“Sounds kinda scary,” I said.  “I mean . . . could you move or get out if you wanted to?”

“Why would I?” he said.  “I was in heaven!  Besides.  I could just eat my way out.”

I let that sink in.  It was a curious visual.  “And all for a dollar,” I said.

“Best buck I ever spent,” he said.  “For real, or in a dream.”

I just nodded.  Who was I to argue?

 

*************************

All this week, the Kindle version of The Singularity Wheel is on sale for just 99 cents–or, one cent less than my friend’s all-you-can-eat Twix dream from decades ago.  The base price of The Singularity Wheel e-book is $2.99, so this is a good-sized discount.  For anyone who may be thinking of downloading a copy onto their Kindle or Kindle App, now would be the ideal time!

Okay, so that was a pretty blatant sales pitch, I admit.  But I hope you’ll consider it and give The Singularity Wheel a look–even if it won’t be accompanied by a thousand magical candy bars.

 

Thanks so much for reading!

–Mike

The Value of Ten “Bucks” (Or, The Belated Announcement of a Book Release)

When I was nine years old, back on a summer day in the now all-too-vintage 1980s, I made a bet with my older brother John.

We were in the swimming pool, in our neighbors’ backyard across the street.  Lucky for us, growing up, our neighbors had an open-door (or, perhaps in this case I should say, open-water) policy with their pool.  I used to swim in their pool almost every day that summer.  But this day, something different happened.

 

“I’ll bet you ten bucks you can’t swim six laps underwater without coming up for air,” my brother crowed.  He was nine years my senior, and had just graduated from high school.  He was riding high that summer.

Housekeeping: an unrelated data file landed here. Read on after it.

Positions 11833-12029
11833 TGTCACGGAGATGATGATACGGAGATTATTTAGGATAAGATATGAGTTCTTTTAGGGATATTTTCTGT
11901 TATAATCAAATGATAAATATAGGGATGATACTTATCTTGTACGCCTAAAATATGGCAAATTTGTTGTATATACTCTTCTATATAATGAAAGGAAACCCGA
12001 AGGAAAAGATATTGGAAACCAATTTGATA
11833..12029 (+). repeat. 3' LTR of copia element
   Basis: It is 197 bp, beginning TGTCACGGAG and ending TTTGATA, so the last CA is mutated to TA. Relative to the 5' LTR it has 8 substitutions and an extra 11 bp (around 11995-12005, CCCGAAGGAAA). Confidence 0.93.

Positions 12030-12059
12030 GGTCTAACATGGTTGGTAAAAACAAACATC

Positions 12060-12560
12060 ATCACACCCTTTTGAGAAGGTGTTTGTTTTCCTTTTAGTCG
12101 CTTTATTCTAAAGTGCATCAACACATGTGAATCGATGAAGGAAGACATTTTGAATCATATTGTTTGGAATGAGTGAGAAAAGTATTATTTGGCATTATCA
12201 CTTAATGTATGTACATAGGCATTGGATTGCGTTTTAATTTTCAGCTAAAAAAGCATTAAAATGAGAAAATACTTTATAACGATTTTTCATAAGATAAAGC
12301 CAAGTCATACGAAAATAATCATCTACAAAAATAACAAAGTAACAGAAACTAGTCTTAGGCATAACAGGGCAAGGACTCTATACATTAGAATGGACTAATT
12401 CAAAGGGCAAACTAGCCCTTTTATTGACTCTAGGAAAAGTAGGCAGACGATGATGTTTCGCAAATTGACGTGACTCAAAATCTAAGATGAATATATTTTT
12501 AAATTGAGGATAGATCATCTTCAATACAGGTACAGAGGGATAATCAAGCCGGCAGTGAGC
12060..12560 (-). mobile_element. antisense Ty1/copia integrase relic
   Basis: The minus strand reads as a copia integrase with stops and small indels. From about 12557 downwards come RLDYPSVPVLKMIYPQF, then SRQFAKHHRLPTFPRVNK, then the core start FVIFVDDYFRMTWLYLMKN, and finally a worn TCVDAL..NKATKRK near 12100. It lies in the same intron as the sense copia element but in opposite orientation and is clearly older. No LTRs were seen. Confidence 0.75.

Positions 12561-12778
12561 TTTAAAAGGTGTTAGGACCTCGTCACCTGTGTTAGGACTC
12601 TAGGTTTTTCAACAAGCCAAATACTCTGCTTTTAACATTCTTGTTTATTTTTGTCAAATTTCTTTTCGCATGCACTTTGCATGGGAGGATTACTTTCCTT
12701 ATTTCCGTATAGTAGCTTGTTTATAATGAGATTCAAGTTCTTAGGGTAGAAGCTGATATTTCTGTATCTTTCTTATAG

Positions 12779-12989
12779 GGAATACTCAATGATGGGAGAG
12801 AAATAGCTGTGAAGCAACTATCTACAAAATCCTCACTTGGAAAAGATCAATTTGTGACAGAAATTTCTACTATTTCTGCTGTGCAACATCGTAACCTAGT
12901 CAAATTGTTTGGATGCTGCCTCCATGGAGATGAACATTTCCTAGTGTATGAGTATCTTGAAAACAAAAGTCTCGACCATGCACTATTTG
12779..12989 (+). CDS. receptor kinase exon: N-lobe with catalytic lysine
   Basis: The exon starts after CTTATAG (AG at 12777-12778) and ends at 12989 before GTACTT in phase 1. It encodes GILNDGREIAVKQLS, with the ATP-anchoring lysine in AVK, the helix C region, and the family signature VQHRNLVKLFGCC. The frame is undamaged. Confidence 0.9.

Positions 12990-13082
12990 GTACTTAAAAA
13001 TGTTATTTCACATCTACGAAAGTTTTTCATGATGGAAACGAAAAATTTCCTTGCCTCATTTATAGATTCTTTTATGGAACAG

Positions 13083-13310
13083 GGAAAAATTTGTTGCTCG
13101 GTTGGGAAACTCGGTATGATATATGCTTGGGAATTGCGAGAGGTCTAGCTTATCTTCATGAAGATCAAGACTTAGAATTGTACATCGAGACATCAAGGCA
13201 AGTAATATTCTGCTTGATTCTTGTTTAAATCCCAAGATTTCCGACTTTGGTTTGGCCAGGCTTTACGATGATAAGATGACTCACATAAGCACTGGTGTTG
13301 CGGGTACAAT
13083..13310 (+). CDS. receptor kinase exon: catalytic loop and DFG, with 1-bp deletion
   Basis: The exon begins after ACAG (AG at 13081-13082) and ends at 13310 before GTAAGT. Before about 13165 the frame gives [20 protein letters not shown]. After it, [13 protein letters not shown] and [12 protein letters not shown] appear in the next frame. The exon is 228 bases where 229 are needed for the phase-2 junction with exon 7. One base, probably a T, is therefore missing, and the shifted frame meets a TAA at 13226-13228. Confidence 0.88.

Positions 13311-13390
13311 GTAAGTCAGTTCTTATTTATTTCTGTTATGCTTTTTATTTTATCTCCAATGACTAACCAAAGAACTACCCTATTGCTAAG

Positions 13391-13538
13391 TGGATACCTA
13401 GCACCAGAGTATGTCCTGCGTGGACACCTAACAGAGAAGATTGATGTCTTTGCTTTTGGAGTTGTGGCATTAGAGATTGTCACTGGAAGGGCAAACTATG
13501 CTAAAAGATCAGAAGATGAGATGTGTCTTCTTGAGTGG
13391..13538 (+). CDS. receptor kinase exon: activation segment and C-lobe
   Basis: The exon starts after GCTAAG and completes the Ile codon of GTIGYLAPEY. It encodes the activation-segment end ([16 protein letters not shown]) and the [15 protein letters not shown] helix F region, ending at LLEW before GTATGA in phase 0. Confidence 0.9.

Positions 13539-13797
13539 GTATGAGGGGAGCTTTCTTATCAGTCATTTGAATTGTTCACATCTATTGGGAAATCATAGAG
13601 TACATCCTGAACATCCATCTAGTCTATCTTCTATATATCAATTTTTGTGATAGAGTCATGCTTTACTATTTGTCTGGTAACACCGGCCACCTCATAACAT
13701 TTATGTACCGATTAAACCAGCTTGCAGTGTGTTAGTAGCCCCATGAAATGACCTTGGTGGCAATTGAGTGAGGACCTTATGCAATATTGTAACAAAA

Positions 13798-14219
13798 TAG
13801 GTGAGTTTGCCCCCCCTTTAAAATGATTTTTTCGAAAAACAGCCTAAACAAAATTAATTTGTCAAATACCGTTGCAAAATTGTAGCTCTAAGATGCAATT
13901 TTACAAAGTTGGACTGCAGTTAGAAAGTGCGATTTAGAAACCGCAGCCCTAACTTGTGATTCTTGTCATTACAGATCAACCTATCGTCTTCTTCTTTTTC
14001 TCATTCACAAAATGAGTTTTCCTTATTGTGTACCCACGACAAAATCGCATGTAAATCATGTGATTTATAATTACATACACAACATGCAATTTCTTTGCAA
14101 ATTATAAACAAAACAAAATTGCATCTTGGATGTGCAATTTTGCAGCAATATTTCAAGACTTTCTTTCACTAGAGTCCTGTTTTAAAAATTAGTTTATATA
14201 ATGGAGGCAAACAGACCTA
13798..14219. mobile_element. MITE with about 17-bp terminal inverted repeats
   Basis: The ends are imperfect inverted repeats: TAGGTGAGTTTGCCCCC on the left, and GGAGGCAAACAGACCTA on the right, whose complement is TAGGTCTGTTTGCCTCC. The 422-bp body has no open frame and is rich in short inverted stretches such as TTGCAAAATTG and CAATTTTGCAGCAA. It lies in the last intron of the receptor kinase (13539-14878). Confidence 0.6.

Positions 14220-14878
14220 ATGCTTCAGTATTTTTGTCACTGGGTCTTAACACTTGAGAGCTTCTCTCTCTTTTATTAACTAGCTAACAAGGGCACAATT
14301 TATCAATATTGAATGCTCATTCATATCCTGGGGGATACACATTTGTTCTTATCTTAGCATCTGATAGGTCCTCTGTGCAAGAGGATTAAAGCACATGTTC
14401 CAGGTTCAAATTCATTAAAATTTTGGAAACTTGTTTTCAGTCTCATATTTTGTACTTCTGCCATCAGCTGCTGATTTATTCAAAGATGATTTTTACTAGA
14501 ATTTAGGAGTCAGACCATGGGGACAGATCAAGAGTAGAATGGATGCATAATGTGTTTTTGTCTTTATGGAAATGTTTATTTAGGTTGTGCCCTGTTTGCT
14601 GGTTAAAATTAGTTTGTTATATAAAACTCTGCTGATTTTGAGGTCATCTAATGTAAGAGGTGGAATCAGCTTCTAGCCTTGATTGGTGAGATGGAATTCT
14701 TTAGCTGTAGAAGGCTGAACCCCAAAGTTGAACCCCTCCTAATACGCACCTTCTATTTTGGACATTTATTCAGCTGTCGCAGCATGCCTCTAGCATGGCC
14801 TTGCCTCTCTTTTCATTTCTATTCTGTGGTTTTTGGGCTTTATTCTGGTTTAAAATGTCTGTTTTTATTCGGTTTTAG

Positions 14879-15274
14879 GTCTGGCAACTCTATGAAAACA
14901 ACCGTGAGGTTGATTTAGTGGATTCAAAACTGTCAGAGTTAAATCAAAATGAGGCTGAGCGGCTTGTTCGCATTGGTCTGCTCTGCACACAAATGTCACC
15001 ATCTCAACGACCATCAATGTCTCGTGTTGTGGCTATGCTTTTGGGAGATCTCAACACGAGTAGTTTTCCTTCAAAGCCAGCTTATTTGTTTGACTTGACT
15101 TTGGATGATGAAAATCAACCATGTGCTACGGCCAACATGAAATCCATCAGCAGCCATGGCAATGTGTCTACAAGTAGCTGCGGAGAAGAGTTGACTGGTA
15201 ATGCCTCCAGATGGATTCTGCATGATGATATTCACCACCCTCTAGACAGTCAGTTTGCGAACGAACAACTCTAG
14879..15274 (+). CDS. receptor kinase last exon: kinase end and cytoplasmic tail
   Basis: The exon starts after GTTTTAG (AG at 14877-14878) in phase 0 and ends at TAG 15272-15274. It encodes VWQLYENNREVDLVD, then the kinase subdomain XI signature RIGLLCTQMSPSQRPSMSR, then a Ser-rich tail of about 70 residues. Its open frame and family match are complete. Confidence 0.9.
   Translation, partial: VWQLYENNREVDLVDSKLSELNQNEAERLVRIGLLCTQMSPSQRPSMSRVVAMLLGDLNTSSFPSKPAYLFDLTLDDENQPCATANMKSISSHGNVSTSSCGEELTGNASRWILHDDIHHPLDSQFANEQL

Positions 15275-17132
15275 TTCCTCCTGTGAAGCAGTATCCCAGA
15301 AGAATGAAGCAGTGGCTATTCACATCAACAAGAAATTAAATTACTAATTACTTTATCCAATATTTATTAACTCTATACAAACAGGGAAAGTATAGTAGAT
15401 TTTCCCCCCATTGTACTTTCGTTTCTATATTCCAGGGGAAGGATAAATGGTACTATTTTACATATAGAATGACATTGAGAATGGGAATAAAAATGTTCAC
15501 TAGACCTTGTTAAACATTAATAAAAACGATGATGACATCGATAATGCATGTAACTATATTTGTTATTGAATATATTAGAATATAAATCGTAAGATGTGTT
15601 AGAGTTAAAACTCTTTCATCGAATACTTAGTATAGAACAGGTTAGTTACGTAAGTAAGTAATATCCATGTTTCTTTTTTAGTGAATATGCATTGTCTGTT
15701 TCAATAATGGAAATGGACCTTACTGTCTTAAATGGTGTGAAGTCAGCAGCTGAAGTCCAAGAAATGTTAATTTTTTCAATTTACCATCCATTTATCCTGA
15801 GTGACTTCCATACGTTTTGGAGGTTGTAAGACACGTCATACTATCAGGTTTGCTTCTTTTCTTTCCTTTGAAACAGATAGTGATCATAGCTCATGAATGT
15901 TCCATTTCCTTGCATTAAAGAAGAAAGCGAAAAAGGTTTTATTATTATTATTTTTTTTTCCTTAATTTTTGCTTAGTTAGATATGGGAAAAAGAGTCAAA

“You’re on,” I said.  I doubted I could do it.  The most number of laps I had ever swum underwater was four–six would push my lungs to the breaking point.  But ten dollars was a lot of money to a nine-year-old, especially back then.  I was all-in.

 

“This’ll be fun to watch,” John said, and waded over to the side of the pool.

“Ten bucks?” I called over to him, just to be sure.

“There’s no way you can do six laps, Mike,” he said.  “But yeah, if you shock me, the offer stands.  Ten bucks.”

That was good enough for me.  I didn’t hesitate.  I dove under and completed the first lap.

The next couple of laps were easy–I was feeling strong and still had plenty of air in reserve.  But by the time I completed the fourth lap–my old limit–I was starting to suffer.  My lungs were growing hotter, my arms and legs were getting tired.  But I pushed on, kicking harder.

 

I completed the fifth lap.  One more to go.  I nearly gave up then and there.  My chest was on fire.  I worried I might black out.  It was agony to attempt that final lap.

But I did, and when I tapped the opposite side of the pool to finish the sixth lap, I rose to the surface, gasping for air.  Oxygen had never tasted so sweet.

 

“Wow,” I heard my brother say.  I was vaguely aware of him approaching me, swimming toward me from the other side.  “I can’t believe you did it.”

I wasn’t able to respond for several seconds.  I continued to take deep breaths, savoring the air.  Finally, when my lungs had sufficiently recovered, I said, “What about those ten bucks?”  As I had propelled myself through the water on that final lap, it was the promise of the ten dollars that made it seem worthwhile.  That and seeing my brother admit defeat.

 

“Oh, sure,” John said.  “That was the deal, right?  Ten bucks.” And he proceeded to punch me, lightly, on my arm–ten times.  “There you go,” he said.  “There’s your ten bucks!”

With that, he got out of the pool, dried himself off with a towel, and bent over laughing.

 

I never did see that ten dollars.

****************